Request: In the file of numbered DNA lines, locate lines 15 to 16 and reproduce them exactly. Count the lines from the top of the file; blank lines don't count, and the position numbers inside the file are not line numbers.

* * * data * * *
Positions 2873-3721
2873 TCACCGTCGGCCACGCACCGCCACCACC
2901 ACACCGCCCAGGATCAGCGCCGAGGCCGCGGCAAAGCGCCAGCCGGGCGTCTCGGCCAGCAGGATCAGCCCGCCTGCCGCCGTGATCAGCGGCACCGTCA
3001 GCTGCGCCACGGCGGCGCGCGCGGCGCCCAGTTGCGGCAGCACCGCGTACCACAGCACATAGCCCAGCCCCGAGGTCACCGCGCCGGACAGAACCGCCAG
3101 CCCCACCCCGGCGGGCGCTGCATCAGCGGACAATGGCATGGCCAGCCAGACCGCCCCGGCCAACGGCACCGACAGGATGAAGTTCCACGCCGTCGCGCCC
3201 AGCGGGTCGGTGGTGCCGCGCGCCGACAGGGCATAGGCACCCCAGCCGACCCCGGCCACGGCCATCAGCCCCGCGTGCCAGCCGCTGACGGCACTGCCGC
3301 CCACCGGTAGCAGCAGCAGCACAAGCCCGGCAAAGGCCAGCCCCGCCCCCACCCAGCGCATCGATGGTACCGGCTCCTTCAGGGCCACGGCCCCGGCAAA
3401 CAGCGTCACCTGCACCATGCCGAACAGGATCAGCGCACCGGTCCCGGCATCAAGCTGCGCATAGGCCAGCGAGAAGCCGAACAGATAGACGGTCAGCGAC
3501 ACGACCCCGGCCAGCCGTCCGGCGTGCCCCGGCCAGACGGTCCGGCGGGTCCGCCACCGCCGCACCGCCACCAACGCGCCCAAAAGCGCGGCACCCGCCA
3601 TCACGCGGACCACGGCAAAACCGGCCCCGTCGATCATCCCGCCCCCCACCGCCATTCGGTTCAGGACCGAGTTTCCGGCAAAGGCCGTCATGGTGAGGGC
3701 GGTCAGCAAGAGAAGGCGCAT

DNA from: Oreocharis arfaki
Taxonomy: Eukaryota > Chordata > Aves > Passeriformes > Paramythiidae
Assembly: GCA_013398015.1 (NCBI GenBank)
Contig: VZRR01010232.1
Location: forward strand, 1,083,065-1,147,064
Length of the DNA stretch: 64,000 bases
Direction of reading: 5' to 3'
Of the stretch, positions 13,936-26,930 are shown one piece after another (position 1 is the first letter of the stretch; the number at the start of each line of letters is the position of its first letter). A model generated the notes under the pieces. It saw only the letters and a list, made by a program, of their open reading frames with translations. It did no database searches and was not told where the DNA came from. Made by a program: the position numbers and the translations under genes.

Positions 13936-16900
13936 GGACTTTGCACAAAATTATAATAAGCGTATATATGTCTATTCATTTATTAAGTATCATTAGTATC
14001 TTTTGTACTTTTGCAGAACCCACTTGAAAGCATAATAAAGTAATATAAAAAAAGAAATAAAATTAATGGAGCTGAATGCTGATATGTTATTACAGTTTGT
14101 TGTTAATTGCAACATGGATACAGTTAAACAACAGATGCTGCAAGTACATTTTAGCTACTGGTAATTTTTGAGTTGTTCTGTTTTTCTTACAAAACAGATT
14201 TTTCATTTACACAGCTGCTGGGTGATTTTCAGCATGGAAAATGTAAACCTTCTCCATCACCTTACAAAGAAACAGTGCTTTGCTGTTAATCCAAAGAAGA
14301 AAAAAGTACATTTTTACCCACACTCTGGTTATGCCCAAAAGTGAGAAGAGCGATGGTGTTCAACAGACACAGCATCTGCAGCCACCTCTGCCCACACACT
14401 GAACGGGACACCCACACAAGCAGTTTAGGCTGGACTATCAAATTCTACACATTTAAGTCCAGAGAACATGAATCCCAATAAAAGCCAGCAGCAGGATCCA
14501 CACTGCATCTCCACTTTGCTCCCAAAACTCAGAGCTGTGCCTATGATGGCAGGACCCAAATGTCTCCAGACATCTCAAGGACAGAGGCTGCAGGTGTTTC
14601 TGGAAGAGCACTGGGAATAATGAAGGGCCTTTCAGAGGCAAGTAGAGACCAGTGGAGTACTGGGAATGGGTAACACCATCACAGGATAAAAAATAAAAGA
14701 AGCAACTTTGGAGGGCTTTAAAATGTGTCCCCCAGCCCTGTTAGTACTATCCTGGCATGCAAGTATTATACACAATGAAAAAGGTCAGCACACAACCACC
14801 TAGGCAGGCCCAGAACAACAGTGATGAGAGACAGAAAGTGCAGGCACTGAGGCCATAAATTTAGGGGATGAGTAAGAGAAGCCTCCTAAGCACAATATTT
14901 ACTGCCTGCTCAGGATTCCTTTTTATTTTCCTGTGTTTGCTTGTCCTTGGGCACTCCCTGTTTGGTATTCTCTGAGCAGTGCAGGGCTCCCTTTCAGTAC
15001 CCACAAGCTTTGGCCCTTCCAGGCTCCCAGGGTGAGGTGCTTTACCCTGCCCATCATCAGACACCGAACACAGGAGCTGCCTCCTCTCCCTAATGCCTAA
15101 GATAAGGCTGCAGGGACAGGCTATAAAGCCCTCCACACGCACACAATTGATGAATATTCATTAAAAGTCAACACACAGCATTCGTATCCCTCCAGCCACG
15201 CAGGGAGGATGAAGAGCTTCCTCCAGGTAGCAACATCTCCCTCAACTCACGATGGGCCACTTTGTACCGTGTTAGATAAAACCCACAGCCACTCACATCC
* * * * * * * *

Contig: VZRR01010232.1
Location: forward strand, 1,083,065-1,147,064